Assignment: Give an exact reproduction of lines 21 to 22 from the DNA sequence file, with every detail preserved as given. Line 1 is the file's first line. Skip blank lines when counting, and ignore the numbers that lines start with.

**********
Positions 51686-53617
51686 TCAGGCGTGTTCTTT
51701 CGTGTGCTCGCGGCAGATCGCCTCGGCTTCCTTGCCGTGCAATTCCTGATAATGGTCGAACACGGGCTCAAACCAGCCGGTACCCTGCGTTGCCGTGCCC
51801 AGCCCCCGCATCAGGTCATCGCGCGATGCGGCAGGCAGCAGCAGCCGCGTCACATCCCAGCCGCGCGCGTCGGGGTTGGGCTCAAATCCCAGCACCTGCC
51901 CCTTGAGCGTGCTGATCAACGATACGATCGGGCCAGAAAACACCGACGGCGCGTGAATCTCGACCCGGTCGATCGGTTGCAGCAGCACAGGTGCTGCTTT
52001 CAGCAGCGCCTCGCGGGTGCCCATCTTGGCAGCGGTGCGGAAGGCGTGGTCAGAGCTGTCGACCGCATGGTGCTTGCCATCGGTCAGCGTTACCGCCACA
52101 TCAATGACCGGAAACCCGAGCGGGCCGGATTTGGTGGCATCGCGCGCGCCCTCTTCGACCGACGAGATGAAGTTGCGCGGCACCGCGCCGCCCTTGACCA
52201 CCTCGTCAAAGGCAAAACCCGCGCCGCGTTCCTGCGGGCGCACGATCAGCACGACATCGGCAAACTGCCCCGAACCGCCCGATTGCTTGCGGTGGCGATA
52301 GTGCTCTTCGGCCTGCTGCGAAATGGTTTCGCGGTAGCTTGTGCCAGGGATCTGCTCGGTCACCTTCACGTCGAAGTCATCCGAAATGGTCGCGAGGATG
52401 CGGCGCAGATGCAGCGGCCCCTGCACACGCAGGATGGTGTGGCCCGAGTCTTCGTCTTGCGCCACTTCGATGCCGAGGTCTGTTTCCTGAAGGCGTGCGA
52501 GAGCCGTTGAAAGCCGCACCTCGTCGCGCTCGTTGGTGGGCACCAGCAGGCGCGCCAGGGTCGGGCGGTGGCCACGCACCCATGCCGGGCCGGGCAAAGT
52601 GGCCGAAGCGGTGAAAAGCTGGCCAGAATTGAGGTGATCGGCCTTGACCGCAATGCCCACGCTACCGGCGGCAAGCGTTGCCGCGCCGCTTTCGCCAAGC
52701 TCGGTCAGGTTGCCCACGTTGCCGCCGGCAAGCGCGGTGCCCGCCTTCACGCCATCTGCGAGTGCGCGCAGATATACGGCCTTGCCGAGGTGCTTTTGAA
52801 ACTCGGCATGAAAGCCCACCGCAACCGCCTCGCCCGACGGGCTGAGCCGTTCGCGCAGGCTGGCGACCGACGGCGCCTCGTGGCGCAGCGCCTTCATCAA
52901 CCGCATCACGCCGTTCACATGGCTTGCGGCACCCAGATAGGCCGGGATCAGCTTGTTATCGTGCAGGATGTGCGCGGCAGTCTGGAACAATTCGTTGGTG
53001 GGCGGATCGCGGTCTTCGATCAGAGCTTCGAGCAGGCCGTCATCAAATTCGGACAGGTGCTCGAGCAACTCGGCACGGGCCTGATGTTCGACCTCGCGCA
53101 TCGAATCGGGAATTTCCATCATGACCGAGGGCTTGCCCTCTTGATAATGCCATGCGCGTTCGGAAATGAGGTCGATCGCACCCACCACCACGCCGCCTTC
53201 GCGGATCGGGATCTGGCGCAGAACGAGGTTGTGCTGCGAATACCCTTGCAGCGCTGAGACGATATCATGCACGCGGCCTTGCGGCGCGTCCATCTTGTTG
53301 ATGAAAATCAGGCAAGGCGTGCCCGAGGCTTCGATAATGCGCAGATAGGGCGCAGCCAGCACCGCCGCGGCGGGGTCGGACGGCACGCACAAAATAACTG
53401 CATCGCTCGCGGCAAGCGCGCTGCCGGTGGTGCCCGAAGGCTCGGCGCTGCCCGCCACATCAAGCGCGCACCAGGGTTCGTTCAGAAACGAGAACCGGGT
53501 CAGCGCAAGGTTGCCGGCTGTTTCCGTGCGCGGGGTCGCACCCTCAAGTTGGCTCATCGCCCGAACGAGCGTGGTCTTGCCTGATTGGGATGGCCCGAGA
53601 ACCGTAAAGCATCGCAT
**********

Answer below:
53501 CAGCGCAAGGTTGCCGGCTGTTTCCGTGCGCGGGGTCGCACCCTCAAGTTGGCTCATCGCCCGAACGAGCGTGGTCTTGCCTGATTGGGATGGCCCGAGA
53601 ACCGTAAAGCATCGCAT